Page:Travels in Mexico and life among the Mexicans.djvu/235

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CITY OF MEXICO.

and Iztaccihuatl, and from the western slope of these twin mountains first beheld the stronghold of Montezuma. The sequel is of course well known to all,—that they descended to the plains below and marched towards the great lake surrounding the capital, where they were received with magnificence by Montezuma and his nobles; entered the city, where they remained several months; treacherously made captive the great and generous monarch, who was subsequently slain in an insurrection of his people; and were at length driven with great slaughter from the valley. Their entry was on the 8th of November, 1519; their expulsion, in July of the next year. Near the pyramids of Otumba, or San Juan, they were overtaken by the enraged Indians, escaping by a miracle to Tlascala, whence, after months of recuperating, and with reinforcements, they returned to the investment of the city of Mexico, in December, 1520, finally capturing it in August, 1521.

The ancient capital disappeared, for the Spaniards only took it house by house, and stone by stone, tearing down temples and palaces and filling up the canals with the débris; but many places remain that were identified with the conquest and with the Aztecs, and which are fully authenticated. In entering the city for the purpose of observation we naturally turn our footsteps toward the plaza mayor, the great central square, for it was also the centre of the former city, and indicates the site of the Aztec teocalli, or temple of sacrifice. Recent excavations made in the summer of 1881 have brought to light the very corner stones of this sacred edifice, and have thus vindicated the statements of early historians.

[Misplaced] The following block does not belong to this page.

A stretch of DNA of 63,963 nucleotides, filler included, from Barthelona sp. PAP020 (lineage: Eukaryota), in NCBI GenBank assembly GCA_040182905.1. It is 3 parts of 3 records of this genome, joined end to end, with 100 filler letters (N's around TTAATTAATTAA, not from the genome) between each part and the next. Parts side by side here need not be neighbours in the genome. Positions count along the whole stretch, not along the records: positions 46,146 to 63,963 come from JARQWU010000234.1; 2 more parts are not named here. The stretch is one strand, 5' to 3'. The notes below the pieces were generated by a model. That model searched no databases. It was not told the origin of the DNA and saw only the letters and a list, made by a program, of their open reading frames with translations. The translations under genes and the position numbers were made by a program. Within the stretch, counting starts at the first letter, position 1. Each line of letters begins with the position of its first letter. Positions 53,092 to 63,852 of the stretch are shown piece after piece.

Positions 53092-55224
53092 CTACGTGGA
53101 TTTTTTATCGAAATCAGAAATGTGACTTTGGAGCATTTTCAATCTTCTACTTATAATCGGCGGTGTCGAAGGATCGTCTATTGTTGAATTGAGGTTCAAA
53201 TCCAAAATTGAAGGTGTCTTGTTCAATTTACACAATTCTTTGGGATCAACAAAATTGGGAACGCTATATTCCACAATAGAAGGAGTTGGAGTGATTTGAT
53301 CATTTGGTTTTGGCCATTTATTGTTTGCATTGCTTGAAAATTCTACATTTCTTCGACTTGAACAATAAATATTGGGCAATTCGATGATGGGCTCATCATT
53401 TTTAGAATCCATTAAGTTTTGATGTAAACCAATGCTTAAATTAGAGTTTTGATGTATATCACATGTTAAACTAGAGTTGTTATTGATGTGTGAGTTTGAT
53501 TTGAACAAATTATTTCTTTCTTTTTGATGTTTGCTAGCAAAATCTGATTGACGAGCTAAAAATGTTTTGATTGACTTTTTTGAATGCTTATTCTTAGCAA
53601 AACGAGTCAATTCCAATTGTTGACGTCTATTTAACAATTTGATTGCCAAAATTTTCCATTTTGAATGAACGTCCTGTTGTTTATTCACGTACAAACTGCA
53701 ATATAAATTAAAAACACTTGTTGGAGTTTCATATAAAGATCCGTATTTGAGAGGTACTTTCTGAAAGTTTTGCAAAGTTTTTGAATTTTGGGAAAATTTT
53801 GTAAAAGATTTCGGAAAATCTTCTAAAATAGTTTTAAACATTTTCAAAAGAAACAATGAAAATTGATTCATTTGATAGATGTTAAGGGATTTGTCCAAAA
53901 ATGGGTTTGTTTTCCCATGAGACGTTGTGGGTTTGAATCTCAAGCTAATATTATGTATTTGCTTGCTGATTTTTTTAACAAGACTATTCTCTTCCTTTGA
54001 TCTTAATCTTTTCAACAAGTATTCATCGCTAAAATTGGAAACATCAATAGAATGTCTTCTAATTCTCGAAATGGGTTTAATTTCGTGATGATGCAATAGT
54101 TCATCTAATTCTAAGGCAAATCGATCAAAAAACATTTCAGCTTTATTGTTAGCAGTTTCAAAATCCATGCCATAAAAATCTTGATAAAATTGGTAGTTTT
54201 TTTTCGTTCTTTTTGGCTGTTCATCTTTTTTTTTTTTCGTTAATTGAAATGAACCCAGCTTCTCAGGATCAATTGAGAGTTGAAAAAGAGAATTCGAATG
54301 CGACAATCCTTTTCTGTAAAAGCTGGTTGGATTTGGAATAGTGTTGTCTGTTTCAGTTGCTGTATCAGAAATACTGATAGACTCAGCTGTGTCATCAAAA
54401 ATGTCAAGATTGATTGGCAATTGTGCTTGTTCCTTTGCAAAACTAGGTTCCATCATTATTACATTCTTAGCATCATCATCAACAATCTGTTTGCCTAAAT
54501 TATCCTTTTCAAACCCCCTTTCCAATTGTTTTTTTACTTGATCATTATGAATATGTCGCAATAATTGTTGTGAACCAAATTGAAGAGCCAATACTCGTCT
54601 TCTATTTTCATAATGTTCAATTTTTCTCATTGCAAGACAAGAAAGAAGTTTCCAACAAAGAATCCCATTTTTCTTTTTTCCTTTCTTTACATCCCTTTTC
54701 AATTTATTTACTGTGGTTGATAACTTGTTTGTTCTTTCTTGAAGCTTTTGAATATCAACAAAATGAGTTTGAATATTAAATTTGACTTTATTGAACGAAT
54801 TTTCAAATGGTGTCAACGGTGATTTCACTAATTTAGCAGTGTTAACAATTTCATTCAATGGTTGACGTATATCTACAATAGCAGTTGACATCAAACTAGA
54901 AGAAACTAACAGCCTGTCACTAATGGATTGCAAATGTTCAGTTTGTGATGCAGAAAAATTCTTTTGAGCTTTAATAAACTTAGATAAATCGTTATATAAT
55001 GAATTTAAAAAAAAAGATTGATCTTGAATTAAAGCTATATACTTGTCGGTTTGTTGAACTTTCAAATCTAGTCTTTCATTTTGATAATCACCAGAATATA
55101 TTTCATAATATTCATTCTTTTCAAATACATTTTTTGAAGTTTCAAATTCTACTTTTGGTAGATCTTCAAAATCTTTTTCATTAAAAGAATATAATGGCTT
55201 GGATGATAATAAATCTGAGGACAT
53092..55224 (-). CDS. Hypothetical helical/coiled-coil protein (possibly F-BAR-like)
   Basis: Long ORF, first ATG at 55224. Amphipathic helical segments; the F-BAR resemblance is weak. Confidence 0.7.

According to the best authorities, this building was a pyramidal structure, truncate, built in successive stories, each of which was reached by a flight of steps only after passing around the entire pyramid. One hundred and fourteen steps led to the square platform at the summit, about one hundred and fifty feet above the ground. This was the temple of their war-god, Mexitili, or Huitzilopochtli, and their place of sacrifice. This heathen temple was razed, and on its site, in 1530, was built a church, which was demolished in 1573 and the pres-